The biomarker report can now provide insight on prognosis and possible treatment options for metastatic CRC, such as targeted therapy for patients with certain mutation statuses.
You know, more than 10 years ago, studies first showed that patients with certain RAS mutations were less likely to benefit from EGFR inhibitors. Today, the labels for EGFR inhibitors specify that they are not indicated for the treatment of patients with RAS-mutant metastatic CRC.
Today, the biomarker report identifies a number of mutations that help determine appropriate treatment options for patients with metastatic CRC.
Biomarker testing for patients with metastatic colorectal cancer should be done as soon as possible to inform prognosis and therapeutic decision making.
To determine eligibility for therapy, the joint molecular testing guidelines recommend RAS mutational testing for all patients with metastatic CRC, specifying a number of KRAS- and NRAS-activating mutations that should be assessed.
The joint guidelines also stipulate testing for BRAF V600E mutational status in patients with metastatic CRC for prognostic stratification. However, we are now aware that the presence of BRAF mutation has treatment implications as well.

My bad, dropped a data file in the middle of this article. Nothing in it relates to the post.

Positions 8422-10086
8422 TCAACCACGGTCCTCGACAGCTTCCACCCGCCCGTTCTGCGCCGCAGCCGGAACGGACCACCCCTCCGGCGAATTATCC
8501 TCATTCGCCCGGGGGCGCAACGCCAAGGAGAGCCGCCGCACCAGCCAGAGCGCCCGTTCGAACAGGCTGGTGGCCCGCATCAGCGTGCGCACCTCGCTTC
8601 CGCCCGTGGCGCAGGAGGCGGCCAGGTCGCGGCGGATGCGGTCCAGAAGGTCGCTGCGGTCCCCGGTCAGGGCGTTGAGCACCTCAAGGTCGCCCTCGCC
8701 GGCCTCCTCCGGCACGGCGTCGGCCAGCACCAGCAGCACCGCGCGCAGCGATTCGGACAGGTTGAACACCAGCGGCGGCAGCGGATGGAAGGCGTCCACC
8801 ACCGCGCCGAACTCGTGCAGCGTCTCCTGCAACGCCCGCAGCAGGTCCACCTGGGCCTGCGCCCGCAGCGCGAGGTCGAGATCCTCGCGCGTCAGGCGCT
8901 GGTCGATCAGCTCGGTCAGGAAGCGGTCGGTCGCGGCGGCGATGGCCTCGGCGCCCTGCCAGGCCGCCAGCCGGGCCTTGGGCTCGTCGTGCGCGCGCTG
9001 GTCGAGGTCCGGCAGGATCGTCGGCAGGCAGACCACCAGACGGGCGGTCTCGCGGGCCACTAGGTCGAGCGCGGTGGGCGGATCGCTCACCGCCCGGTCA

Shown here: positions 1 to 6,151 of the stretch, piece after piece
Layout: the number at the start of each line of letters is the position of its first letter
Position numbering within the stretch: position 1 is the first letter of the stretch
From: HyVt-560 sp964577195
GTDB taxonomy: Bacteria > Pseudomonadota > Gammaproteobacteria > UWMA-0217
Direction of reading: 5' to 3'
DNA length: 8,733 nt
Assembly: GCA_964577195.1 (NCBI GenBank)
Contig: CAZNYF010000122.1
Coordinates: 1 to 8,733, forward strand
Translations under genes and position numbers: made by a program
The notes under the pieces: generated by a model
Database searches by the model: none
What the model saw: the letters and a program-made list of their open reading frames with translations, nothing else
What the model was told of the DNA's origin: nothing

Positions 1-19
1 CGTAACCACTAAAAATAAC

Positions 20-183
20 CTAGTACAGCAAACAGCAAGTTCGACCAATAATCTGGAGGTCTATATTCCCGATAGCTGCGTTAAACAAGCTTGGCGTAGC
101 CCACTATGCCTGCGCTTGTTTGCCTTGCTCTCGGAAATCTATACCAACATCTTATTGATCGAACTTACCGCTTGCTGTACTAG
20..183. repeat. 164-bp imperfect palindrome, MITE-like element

Another recommendation from the joint guidelines is that all patients with CRC be tested for the presence of deficient mismatch repair, or dMMR, to identify patients at risk for Lynch syndrome and for prognostic stratification. In patients with dMMR tumors that display a loss of MLH1 expression, BRAF V600E mutation analysis is also needed to evaluate the risk of Lynch syndrome.
In addition, we now routinely test for microsatellite instability, or MSI, which the joint guidelines acknowledge as an emerging biomarker to help predict response to immunotherapy.
The latest NCCN Guidelines® also recommend RAS and BRAF testing in all patients with metastatic CRC. The NCCN Guidelines® also specify the need to test for HER2 amplification in those patients with metastatic CRC who are KRAS, NRAS, and BRAF wild-type.
Some molecular abnormalities, such as RAS and BRAF mutations, are generally mutually exclusive.